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  • windstruck Born-Kite Longstar: First Look Review

    Kite with potential, but in V-1.0 leaves quite a bit to get used to. 

    High quality construction, very pleasing to the eye, strong pull for its size
    Negatives / Considerations
    Requires bar nursing to optimize flight. Odd behavior at edges of window. Tendency to fly backwards.

    I recently received a complete quiver of Born-Kite LongStars (3, 5, and 7m) along with their 5-line control bar. I was very excited about these as I am so very, very pleased with the performance of Born-Kite NS3s. I am principally a buggy rider residing in the mountains of Utah so all of my riding to date has been on various grass or artificial surface athletic fields.

    First things first, the LSs are beautiful and well constructed. They make me think of Batman which I think makes them look really cool. The 5-line control bar is a little crude IMHO, particularly in the chicken loop and donkey stick. Born kites most definitely seem better thought out and executed than Born bars.

    Flying the LS kites with the 5-line bar is sort of strange. The kites seem to require near constant nursing to maintain decent flying characteristics. The way the bar is set up you strap the chicken loop into your harness, but 50% of the load remains on the bar and thus your arms. This is because the power lines and fifth center line go around a pulley system attached to the bar and go back out again to attach to a cleat above the bar. So... when you push the bar out part way you effectively let off on the brake lines a bit and I suppose change the kites presentation angle to the wind due to a pulley system up by the kite bridles; push it out more and you further engage the fifth line and scrunch up the kites leading edge, creating an inefficient kite that dumps power. I think the LS has a nicer DP center line system than the NS3s.

    Beyond the fact that this pushing and pulling of the control bar while taking load on both the harness and your arms is unique, I've got to say that this isn't unique in a good way, IMHO. With the bar pushed out a little bit (enough to loosen up the brake lines but not so much as to scrunch up the nose of the kite) the kite will push forward a bit. This is billed as a means of keeping the kite from stalling or flying backwards. What this means in practice is that you are nursing the kite at all times in order to keep the kite flying optimally. This can certainly be done, and I'm sure would get more intuitive and natural once some sort of muscle memory set in, but the nursing of the bar is distinctly different from flying the NS3s, and IMHO not in a good way. I've got some experience flying DP with Flysurfer Peak-2s but their bar action makes sense to me and doesn't require the sort of constant attention that the LSs seem to require.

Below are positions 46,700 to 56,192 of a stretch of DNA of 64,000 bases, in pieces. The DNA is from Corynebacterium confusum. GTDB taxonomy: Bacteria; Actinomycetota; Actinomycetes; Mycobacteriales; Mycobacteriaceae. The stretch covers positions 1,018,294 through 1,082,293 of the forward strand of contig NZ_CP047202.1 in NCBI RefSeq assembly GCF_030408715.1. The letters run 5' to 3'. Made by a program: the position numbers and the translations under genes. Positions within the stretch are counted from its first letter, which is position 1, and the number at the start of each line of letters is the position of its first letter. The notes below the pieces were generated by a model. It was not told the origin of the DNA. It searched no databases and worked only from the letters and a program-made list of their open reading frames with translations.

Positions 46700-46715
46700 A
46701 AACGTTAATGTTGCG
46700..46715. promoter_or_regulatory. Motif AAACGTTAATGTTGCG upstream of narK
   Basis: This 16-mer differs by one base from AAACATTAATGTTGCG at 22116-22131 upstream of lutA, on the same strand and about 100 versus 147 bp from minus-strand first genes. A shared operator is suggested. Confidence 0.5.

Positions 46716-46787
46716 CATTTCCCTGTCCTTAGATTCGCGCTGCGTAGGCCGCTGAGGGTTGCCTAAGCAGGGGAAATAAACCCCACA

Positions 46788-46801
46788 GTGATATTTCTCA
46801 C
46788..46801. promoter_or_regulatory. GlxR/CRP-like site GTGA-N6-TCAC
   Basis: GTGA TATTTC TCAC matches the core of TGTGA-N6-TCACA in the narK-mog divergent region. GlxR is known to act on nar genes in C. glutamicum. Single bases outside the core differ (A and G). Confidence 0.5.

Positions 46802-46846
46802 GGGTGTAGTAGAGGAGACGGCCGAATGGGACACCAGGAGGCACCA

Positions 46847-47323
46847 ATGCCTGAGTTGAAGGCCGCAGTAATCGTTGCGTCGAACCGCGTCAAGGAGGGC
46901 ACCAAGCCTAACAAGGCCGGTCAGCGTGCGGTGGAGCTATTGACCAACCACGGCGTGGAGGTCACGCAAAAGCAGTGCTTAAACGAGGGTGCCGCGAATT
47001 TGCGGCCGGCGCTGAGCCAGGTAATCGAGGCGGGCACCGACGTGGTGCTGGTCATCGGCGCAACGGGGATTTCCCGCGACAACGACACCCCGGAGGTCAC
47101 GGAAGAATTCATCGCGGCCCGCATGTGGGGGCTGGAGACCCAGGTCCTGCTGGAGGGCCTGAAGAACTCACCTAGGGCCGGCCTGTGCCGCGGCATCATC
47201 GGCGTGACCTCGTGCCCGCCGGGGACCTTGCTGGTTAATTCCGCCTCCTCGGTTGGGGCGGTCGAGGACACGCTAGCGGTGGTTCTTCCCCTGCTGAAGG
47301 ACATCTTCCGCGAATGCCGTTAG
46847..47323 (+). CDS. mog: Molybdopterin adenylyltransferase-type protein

At least in my hands the LS does not seem to behave well at the edges of the wind window even with my best attempts at good bar control. With a NS3 I can bring the kite to the extreme edge of the window and sort of park it, then nose it down or up to send it smoothly back in the other direction. With the LS if I keep it flying into the edge of the wind window it will stall and then fly backwards despite attempting to arrest this with finessing the bar. Even if I manage to time it right with bar control and stop the backward flying before it happens I didn't find that I could then reasonably get the kite to respond to turning requests and everything just sort of craps out and the kite goes to the ground if I wasn't very careful. Similarly, bringing the kite up to its Zenith and trying to park it pretty much results in the same behavior, but this time sending the kite vertically downward in a reverse flight. Here, I did usually find it possible to arrest the downward path with bar finessing, but again this is the constant nursing issue. More practice (and a better pilot!) would probably take care of some of this.

    Finally, as a buggy engine it does seem to require using two hands on the bar pretty much at all times to coax the bar in and out while steering the kite up and down (sinng for example). Not many tries under my belt, but to date I've not been able to reasonably park an LS while rolling, something that is the hallmark of the charm of the STARS. One of the beautiful things about the STARS is their ability to "park" the kite while buggying and fly it with one hand (or no hands, just nudging the bar now and again with a finger to make micro flight corrections). This is NOT happening with the LS. Yes, I know folks that buggy with kites on handles always need to use both hands, but one of the sweet things about buggying with STARS is not having to do that.

    One thing I've not had much of yet is great high wind pushing the kites upward toward their upper limits. I will say that the LSs behaved better when the wind was stronger. Of course that meant that the load on my arms was proportionally higher too....